The chains are locked and tied across the door

21 07 2017

How does helplessness become resentment?

I’m in the midst of reading Robert Gellately’s edited transcripts of psychiatrist Leon Goldensohn’s interviews with Nazis at Nuremberg, Nuremberg Interviews; what is striking are the protestations that they could have done nothing other than what they did.

They were helpless.

They were helpless before Hitler’s charisma, helpless before his charm, helpless to do anything other than their sworn duty—to the military, to Germany, to their own high moral principles. And those who weren’t personally helpless emphasized Germany’s helplessness following WWI and the victors and their unjust Treaty of Versailles.

And as for the Jews, well, while these Nazis disclaimed any personal anti-Semitism, they did point to Jewish dominance of German cultural life and that so many Communists were Jews—so really, was it so wrong to want to free Germans from the yoke of such an alien people? Goldensohn paraphrased Alfred Rosenberg:

The cause of the Jewish question was, of course, the Jews themselves. The Jews are a nation, and like every nation, have a nationalist spirit. That’s all every well, but they should be in their own homeland. … Why couldn’t the Jews be allowed to remain where they were , in other lands? They would have been all right if they didn’t do bad things, but they did. What did the Jews do? They spat at German culture. How? They controlled the theater, publishing, the stores, and so on.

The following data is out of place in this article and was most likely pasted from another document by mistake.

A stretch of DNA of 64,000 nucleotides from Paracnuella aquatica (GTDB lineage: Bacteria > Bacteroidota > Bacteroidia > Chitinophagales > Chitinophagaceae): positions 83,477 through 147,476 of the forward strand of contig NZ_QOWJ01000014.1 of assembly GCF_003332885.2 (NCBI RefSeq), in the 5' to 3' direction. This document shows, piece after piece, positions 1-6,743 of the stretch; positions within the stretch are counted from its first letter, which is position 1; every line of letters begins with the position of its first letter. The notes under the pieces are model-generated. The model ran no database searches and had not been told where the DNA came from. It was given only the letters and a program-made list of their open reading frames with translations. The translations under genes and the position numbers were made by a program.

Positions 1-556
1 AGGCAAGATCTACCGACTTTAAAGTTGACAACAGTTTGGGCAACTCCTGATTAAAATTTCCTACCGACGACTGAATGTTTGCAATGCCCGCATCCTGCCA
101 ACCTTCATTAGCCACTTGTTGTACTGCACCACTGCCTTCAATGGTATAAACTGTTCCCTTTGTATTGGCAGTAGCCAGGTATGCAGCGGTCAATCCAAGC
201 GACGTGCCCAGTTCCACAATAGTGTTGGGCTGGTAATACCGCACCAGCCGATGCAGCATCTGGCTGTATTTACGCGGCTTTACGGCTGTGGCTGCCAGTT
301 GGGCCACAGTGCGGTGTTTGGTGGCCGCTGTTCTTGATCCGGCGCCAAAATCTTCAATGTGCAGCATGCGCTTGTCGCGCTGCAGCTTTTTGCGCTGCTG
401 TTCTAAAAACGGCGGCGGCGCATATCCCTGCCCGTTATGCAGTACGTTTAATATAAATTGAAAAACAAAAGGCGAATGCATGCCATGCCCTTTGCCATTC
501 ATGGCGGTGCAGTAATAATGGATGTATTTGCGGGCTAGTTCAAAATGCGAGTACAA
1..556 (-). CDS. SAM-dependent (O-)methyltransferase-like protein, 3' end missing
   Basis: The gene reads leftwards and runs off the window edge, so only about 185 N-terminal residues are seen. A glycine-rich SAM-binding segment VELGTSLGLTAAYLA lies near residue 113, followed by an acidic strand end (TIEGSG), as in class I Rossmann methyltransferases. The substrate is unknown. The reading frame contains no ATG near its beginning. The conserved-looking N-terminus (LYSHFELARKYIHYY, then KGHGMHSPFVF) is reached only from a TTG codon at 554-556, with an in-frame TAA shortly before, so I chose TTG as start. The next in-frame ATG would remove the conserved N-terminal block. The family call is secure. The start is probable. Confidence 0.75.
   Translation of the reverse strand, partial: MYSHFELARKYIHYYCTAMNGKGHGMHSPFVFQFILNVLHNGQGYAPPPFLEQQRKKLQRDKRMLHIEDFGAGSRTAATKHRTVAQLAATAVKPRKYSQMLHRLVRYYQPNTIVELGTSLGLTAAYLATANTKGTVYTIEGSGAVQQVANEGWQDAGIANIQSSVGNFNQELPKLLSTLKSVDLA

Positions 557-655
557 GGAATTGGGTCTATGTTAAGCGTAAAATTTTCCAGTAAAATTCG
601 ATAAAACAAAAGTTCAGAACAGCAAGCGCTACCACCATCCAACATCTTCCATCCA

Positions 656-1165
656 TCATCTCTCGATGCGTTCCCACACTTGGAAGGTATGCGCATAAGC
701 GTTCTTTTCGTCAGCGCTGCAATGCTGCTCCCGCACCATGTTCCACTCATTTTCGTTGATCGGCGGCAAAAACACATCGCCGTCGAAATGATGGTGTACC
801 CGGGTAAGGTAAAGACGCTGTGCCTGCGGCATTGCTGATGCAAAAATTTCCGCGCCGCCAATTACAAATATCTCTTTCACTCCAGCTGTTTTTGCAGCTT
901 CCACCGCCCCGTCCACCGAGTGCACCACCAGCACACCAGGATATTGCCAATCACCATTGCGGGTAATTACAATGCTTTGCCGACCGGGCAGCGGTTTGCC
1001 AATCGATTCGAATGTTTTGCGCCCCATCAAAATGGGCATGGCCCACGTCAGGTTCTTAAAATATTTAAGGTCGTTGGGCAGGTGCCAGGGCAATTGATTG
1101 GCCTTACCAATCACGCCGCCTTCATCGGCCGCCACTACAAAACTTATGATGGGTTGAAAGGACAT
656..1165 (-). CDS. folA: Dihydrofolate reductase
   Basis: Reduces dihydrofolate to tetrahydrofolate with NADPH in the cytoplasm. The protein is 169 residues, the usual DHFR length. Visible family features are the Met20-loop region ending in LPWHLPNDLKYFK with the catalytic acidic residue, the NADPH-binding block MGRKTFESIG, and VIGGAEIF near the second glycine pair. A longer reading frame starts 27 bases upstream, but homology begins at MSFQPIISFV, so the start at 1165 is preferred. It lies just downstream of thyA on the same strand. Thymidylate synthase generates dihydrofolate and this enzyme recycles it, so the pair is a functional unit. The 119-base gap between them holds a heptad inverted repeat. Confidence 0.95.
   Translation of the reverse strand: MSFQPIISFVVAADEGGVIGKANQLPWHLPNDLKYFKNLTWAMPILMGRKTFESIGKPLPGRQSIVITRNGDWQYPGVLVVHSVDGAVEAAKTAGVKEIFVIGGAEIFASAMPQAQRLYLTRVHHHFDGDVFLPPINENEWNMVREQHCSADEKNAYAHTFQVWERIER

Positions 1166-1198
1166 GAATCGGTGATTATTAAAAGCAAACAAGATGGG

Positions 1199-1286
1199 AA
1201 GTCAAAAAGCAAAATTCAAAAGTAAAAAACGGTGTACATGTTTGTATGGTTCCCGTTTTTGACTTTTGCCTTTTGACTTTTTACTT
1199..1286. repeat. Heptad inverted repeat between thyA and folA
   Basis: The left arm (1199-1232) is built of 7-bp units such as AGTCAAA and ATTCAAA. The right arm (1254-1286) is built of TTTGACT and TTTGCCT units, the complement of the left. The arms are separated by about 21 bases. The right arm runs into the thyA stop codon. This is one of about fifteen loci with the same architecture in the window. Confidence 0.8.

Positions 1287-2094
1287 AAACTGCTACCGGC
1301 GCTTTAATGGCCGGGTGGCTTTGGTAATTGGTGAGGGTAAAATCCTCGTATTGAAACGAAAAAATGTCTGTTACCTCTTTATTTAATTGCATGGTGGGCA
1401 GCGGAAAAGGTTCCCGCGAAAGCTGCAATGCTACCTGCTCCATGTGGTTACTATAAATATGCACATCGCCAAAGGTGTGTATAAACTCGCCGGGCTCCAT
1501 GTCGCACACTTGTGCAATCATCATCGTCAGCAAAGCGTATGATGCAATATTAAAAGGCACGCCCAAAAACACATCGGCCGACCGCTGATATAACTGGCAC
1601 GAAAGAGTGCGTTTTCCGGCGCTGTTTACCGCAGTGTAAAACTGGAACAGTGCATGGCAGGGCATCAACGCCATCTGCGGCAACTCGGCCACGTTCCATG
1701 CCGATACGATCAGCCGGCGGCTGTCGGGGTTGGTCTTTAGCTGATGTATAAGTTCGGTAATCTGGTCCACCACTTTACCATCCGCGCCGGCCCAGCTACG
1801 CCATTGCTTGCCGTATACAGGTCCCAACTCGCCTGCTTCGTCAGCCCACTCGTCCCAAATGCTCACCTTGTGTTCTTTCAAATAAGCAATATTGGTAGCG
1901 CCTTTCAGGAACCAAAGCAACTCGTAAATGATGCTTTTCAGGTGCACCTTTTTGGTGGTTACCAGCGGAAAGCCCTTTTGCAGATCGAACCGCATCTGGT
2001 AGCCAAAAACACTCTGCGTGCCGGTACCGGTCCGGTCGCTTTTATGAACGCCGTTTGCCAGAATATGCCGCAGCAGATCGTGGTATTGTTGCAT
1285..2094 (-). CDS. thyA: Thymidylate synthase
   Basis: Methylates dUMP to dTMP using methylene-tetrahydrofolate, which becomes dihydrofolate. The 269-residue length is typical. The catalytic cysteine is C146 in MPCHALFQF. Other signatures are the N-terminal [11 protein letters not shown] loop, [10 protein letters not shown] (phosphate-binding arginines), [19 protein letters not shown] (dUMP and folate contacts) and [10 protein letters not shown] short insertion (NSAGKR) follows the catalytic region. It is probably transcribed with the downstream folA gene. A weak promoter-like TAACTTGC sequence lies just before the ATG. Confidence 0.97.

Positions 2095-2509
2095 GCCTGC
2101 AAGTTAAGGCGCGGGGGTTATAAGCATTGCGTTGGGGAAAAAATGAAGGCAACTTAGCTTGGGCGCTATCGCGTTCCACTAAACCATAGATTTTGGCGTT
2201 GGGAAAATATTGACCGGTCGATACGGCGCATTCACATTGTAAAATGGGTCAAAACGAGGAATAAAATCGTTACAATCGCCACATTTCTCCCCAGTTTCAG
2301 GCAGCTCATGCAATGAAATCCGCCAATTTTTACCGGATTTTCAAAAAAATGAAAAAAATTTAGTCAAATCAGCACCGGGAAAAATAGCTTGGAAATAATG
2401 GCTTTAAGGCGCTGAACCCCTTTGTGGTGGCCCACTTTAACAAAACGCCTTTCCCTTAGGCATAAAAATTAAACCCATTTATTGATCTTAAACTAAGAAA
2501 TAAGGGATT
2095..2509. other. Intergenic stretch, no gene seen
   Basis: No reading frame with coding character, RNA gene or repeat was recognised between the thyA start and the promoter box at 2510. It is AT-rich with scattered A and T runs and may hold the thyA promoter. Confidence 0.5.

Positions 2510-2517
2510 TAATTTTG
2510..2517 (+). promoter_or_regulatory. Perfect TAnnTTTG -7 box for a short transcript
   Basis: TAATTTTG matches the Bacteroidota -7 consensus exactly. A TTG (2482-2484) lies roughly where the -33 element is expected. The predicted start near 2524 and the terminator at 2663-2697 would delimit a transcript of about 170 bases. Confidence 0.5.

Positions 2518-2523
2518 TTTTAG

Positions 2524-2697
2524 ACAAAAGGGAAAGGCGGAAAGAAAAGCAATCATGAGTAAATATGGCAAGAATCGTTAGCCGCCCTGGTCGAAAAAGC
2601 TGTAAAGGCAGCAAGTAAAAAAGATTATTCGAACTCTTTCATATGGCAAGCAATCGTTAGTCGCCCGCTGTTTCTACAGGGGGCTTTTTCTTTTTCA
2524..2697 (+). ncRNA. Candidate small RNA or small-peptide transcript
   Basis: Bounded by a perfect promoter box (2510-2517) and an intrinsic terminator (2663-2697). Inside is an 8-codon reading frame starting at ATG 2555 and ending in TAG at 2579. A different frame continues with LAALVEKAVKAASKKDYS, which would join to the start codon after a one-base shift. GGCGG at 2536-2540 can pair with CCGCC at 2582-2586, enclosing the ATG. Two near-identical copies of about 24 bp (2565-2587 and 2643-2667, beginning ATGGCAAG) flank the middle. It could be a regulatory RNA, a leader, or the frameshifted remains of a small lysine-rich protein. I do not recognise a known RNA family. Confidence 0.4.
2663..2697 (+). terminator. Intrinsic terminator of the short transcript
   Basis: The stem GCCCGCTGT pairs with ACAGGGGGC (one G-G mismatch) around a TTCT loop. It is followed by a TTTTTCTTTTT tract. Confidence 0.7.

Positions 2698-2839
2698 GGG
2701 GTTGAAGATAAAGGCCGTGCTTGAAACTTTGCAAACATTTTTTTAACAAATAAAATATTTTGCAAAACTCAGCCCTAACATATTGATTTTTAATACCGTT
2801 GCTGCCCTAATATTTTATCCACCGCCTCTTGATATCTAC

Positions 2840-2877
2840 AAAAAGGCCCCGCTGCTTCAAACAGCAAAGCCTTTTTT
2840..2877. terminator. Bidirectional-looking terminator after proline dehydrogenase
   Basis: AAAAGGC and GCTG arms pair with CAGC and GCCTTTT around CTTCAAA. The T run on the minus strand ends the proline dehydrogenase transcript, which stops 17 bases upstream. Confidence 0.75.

Similar sentiments were expressed by others: Jews provoked anti-Semitism by their involvement in German life. What else could Germans do? Of course they had to defend themselves.

There has been a great deal of discussion of the role of resentment in politics, but isn’t behind resentment some notion of victimhood, helplessness? How does despair over the inability to control one’s own life become politically virulent?

Propaganda, inarguably, but that can’t be the sole catalyst, can it? What makes it work?

And while it is supremely easy to dismiss the rationalizations of Nazi defendants, what cannot be dismissed is that some peoples have been victimized, are being victimized, and may justifiably feel helpless amidst the conditions of their oppression. Is it not just that they be freed?

Political mobilization draws in part on moving people from a sense of apathy or despair and toward action; when is this mobilization just, and when is it malignant?

One quick response might be that any mobilization which relies on or stokes resentment tends toward malignancy, but, honestly, that seems too quick: what, for example, distinguishes “righteous indignation” from “resentment”?

It could be that this distinction is too caught up in ideology to be of any analytical use, that is, that my good views will always be based in righteousness, while your bad views are riddled with resentment.

Again, there’s a ton of work, both scholarly and journalistic, on resentment in politics, so likely nothing I’m saying here is at all original—for originality, I recommend Nietzsche.

Still, Nietzsche disdained the ressentiment of the weak toward the strong; the resentment of the strong toward the weak, well, that would not even have occurred to them: to be strong was to be above it all.

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